The Miami Project research team is proud to share a series of new exercise videos to help our friends living with spinal cord injuries (SCI), and their caregivers, stay active and healthy in their daily lives. These sessions were designed to help those living with paralysis get the most out of their active time from their homes using everyday items, overcoming common barriers to exercise participation such as transportation and equipment. Each session begins with a warmup to get in the exercise state of mind and help prevent injuries, then runs through a series of activities that can be adjusted to each person’s skill level.
These new videos are, in part, an offshoot of a study that has been conducted by Miami Project researchers Mark Nash, Ph.D., FACSM, Associate Scientific Director for Research, The Miami Project, Vice-Chair for Research, Department of Physical Medicine & Rehabilitation Professor, Departments of Neurological Surgery, Physical Medicine & Medicine and Physical Therapy Co-Director, DHHS-NIDILRR South Florida SCI Model System, David McMillan, Ph.D., Director of Education and Outreach, The Miami Project, Research Assistant Professor, Department of Neurological Surgery, and student Michael Correa in conjunction with Dr. Byron Lai at the University of Alabama Birmingham.
The purpose of that study, titled Determining a Theory to Guide the Development of a Virtual Exercise (Tele-Exercise) Program for Persons with Spinal Cord Injury, is to construct a theory informing the preferred features of a virtual exercise program for persons with SCI.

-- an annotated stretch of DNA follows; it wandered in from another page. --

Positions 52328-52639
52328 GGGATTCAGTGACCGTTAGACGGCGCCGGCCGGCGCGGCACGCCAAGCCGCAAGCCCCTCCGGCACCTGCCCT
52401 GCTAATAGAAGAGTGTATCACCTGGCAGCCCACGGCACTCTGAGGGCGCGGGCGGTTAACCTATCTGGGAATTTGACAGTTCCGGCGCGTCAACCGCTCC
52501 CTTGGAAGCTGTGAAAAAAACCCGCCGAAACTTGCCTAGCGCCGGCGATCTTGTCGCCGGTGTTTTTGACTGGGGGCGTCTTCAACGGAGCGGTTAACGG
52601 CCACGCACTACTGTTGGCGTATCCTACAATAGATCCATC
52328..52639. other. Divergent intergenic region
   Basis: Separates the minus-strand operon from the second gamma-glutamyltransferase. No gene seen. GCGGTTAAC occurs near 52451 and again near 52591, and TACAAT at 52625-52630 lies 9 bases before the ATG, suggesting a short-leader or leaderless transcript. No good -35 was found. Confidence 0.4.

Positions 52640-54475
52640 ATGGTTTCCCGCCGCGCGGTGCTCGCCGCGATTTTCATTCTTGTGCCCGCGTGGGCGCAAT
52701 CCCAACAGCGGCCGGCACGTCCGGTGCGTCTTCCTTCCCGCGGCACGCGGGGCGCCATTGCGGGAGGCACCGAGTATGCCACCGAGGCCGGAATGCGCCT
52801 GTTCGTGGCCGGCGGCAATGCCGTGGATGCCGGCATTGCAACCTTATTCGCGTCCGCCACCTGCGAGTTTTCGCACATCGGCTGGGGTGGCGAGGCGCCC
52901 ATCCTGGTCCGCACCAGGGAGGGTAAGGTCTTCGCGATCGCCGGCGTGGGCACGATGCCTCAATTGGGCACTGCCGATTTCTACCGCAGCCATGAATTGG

It is well known that exercise provides a benefit to multiple areas of health in people with SCI. However, barriers specific to the paralyzed community have often limited participation in exercise. Most recently, the COVID-19 pandemic further constrained access to community exercise resources such as gyms. With these challenges in mind, the research team wanted to develop strategies to deliver exercise to person’s homes to help overcome the inherent mobility, transportation, and accessibility barriers.
The use of the internet to deliver virtual exercise programs, topic that The Miami Project researchers have recently published on, has proved to be a practical method of facilitating home-based exercise for those living with SCI. This approach allows for an instructor, with a population-specific skillset and knowledge, to guide exercise for multiple participants without the geographic and logistical constraints required for in-person sessions.
Due to the COVID-19 pandemic, Miami Project research team had been delivering virtual exercise follow-along group sessions led by an expert instructor. The team then endeavored to use scientific methods to optimize the approach and guide the development of future virtual exercise programs to best serve persons with SCI.
The qualitative research method being used in the study allows for a theory to be constructed through an iterative process of data collection and analysis. Using the rich experiential data from guided interviews, the team develop a theory that explains the features that persons with SCI prefer in a virtual exercise program. The team used these theories to develop these new videos and intend to use them to guide future virtual exercise programs.
The data collection for the initial study includes a sample of just over 20 participants. Preliminary data analysis is complete, and team is compiling the final analytic details now as they work on writing up a paper to submit for publication. This work was supported in part through funding from the Christopher and Dana Reeve Foundation.